Given that sickle cell is so common, why hasn’t more progress been made in drug discovery? There are two major reasons. First, Hb was long viewed as an impossible drug target due to its high concentration, as noted above. However, that view has begun to change in recent years. Second, most people with sickle cell live in very poor countries, and even in the developed world, most people with sickle cell have relatively low incomes. However, in recent years both of the both funding agencies and drug companies / biotechs have begun to invest more money in drug discovery for sickle cell.

Here are some past, present and future treatment options that have been / are being explored for sickle cell:

  • Allogenic stem cell transplantation has been tested as a therapy for sickle cell patients. It requires an HLA-matched sibling donor. It carries very high risk, with about 10% of patients dying from the procedure.
  • Bluebird Bio currently has a clinical trial of delivering lentivirally vectored wild-type HBB [NCT02140554].
  • New epigenetic modifiers are under investigation, to increase HbF expression either instead of or in addition to hydroxyurea.
  • Small molecule anti-sickling agents that directly target hemoglobin are under development - see the example of 5-HMF below.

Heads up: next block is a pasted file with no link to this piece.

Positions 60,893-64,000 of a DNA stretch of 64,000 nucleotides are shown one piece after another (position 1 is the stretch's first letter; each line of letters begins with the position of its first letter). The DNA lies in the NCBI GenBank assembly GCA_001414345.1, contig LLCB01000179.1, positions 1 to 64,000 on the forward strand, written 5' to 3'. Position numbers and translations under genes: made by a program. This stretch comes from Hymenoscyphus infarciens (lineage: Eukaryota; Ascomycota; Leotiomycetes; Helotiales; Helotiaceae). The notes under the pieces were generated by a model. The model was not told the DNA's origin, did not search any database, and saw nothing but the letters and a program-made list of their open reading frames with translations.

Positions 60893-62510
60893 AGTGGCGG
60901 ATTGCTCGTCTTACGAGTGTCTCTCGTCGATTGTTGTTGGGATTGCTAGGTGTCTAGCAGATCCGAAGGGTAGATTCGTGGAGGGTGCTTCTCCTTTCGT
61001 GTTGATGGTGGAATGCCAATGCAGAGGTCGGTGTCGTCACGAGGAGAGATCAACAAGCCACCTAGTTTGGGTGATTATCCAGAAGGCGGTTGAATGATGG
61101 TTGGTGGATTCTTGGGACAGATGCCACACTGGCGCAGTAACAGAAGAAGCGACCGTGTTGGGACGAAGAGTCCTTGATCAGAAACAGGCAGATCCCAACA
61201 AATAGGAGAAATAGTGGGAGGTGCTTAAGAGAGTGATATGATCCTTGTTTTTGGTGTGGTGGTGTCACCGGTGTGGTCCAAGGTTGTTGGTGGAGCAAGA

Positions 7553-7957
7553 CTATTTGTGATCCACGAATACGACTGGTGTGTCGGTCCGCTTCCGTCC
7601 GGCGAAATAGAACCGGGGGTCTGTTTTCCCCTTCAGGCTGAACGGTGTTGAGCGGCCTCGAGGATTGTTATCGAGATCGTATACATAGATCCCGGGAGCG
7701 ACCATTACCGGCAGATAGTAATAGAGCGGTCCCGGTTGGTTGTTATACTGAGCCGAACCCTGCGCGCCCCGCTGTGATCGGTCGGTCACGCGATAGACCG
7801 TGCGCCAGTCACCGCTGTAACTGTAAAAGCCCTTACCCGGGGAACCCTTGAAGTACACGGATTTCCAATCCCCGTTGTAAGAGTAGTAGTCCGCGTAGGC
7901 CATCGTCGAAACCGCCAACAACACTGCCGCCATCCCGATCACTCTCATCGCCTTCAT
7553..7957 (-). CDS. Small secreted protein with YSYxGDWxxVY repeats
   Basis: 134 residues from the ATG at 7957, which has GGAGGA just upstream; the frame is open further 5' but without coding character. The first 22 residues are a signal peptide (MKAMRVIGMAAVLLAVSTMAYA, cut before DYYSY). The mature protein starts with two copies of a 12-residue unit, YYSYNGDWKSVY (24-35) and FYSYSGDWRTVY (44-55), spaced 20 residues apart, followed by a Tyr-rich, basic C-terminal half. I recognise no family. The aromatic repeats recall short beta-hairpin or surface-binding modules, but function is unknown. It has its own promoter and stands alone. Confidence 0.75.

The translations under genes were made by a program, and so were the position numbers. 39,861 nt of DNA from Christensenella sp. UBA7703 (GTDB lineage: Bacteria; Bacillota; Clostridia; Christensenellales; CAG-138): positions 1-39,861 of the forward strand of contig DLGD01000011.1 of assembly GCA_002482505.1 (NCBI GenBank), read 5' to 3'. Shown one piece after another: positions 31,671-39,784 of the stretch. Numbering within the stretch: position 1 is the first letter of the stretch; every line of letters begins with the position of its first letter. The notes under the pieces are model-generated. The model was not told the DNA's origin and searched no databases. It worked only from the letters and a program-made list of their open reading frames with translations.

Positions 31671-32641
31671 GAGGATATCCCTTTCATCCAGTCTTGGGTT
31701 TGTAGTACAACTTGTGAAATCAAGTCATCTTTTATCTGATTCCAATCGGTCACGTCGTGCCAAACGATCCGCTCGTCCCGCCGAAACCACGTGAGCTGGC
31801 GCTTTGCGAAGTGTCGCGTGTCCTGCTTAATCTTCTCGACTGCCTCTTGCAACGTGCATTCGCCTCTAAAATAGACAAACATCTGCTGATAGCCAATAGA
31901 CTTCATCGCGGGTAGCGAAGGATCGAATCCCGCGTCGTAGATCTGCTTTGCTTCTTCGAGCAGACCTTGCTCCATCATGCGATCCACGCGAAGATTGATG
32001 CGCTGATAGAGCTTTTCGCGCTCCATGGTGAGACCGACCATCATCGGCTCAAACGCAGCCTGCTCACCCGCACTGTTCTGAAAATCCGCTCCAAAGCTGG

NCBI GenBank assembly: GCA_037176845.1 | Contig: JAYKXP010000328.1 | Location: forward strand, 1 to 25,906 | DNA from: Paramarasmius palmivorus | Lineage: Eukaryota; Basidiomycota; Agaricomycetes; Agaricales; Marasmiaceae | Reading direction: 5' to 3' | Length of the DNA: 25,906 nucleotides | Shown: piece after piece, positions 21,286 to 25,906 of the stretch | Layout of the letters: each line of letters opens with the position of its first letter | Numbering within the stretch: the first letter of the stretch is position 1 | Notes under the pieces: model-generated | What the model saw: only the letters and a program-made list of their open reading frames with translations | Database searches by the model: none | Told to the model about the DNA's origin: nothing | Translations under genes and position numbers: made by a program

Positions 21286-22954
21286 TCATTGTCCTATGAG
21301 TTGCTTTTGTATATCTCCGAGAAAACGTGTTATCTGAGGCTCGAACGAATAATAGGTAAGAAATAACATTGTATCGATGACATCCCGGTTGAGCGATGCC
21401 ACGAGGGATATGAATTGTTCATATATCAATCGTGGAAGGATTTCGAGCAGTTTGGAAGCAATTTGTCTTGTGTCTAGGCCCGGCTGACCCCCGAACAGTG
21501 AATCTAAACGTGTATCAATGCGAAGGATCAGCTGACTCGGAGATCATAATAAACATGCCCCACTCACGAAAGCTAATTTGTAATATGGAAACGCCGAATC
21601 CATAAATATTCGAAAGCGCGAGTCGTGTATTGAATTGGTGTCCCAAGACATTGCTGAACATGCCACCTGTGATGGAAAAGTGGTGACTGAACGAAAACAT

• Drugs against other, non-disease-modifying, targets to alleviate symptoms of sickle cell are under investigation. Pfizer just last month reported positive results from a phase 2 trial of rivipansel (GMI-1070; a pan-selectin antagonist) [NCT00911495, Telen 2015] to alleviate vaso-occlusive crisis, and has now advanced this compound to a phase 3 [NCT01119833].

Above: 5-HMF, a candidate anti-sickling drug.

One candidate anti-sickling agent is the covalent drug-like small molecule called 5-hydroxymethyl-2-furaldehyde (5-HMF. above). It is a natural product that can be found in carmelized sugar. It covalently binds the α chain N-terminal amine group, and stabilizes the oxy state of the tetramer. In the oxy state, the β subunit will not dissociate and polymerize. Thus, 5-HMF allosterically inhibits polymerization and sickling. It has two significant liabilities. First is its very high EC50. It binds with 2:1 stoichiometry (as there are two α subunits per tetramer) and you need to bind almost 100% of tetramers in order to have an effect - thus, millimolar concentrations are required for efficacy. In the clinical trial of 5-HMF [NCT01597401], the maximum dose was 4 grams per day, taken in the form of a gross orange juice puree beverage. 5-HMF’s second liability is that it is not very specific - it reacts with amine groups on many other molecules besides hemoglobin. Perhaps secnodary to this, it often causes an immune response. As a result, some researchers have actually become interested in 5-HMF as an immunostimulant for HIV therapy.

5-HMF might never become a drug, but as mentioned earlier, there are encouraging new data suggesting that some anti-sickling agents might prove to be effective disease-modifying treatments without achieving equimolar stoichiometry.


Q. Are there genetic modifiers?

A. No protective genetic modifiers have ever been identified for sickle cell. There are some variants that have been suggested to make the disease even worse.

Q. [question involving some confusing analogy to huntingtin]

A. HbS polymerization is entirely unlike huntington or Aβ aggregation, so it is not useful to make that analogy.